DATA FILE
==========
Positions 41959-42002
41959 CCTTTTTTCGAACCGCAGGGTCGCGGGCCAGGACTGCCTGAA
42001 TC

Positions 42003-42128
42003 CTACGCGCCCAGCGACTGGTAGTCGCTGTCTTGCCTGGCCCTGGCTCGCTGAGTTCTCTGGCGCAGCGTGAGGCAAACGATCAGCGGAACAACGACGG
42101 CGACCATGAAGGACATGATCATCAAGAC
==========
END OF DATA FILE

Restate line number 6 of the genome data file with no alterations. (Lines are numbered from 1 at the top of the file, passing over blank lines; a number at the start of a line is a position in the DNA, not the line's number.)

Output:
42101 CGACCATGAAGGACATGATCATCAAGAC